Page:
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dictionary python sorting

How do I sort a dictionary by value?

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I have a dictionary of values read from two fields in a database: a string field and a numeric field. The string field is unique, so that is the key of the dictionary.

I can sort on the keys, but how can I sort based on the values?

Note: I have read Stack Overflow question here How do I sort a list of dictionaries by a value of the dictionary? and probably could change my code to have a list of dictionaries, but since I do not really need a list of dictionaries I wanted to know if there is a simpler solution to sort either in ascending or descending order.

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    The dictionary data structure does not have inherent order. You can iterate through it but there’s nothing to guarantee that the iteration will follow any particular order. This is by design, so your best bet is probaly using anohter data structure for representation.

    – Daishiman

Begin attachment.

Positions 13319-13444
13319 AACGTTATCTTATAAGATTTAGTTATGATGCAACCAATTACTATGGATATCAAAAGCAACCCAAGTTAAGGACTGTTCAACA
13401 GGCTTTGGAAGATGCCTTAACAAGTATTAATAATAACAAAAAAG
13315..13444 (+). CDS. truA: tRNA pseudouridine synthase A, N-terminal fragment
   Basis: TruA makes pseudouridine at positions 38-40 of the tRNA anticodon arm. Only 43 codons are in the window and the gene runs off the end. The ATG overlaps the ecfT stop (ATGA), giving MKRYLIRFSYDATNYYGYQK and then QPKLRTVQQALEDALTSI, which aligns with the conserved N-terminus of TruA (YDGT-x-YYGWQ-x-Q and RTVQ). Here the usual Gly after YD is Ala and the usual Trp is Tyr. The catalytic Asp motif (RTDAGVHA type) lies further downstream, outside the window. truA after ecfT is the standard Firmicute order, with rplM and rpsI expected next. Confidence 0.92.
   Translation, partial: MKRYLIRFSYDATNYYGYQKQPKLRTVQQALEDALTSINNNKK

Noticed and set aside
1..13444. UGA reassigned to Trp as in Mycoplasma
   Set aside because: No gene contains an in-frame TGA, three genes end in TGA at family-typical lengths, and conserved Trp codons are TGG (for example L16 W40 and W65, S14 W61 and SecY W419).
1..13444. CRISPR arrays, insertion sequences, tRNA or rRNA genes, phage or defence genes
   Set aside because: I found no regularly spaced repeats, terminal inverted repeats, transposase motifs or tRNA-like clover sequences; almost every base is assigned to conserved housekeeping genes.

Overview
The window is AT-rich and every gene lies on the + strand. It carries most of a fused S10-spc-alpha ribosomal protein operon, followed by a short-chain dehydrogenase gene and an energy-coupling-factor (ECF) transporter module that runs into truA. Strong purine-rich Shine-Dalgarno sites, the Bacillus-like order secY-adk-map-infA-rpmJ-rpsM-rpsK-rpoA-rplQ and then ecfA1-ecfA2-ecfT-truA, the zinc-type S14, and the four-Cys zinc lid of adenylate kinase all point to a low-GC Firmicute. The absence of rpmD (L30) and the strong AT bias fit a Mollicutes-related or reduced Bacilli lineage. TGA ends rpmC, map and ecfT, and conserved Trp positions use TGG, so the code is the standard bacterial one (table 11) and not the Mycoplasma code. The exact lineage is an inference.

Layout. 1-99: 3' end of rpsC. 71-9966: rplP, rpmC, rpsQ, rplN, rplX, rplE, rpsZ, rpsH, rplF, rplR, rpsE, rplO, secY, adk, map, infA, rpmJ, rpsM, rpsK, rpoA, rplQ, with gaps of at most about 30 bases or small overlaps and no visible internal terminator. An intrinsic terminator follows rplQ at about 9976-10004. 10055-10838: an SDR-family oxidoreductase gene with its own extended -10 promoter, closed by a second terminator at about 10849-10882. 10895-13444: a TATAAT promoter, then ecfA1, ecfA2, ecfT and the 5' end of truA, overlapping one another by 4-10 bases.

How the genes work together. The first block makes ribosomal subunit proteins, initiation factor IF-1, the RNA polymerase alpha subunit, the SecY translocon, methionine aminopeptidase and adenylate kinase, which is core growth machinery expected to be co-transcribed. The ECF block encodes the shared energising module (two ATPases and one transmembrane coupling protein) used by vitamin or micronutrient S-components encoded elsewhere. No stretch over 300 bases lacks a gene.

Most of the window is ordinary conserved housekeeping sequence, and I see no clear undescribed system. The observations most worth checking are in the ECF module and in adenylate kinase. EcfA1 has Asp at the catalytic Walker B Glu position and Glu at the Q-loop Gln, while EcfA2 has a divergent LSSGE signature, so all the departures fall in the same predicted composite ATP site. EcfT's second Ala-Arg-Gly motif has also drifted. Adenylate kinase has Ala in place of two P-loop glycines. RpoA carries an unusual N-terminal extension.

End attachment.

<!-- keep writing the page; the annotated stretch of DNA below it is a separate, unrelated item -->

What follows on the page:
Jul 5, 2010 at 2:08

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    “sorted()” can operate on dictionaries (and returns a list of sorted keys), so I think he’s aware of this. Without knowing his program, it’s absurd to tell someone they’re using the wrong data structure. If fast lookups are what you need 90% of the time, then a dict is probably what you want.

    – bobpaul

    Feb 15, 2013 at 19:04

  • All three outputs (keys, values, both) for sorting dictionaries are covered here in a clear and concise style: stackoverflow.com/questions/16772071/sort-dict-by-value-python

    – JStrahl

    Mar 7, 2016 at 10:14

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    @Daishiman The base class might not be ordered but OrderedDict is of course.

    Sep 9, 2017 at 1:10

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    In Python 3.6+ dictionaries preserve insertion order. This is, of course, not the same as possibility of sorting them by value, but on the other hand it is no longer valid to say that “dictionary data structure does not have inherent order”.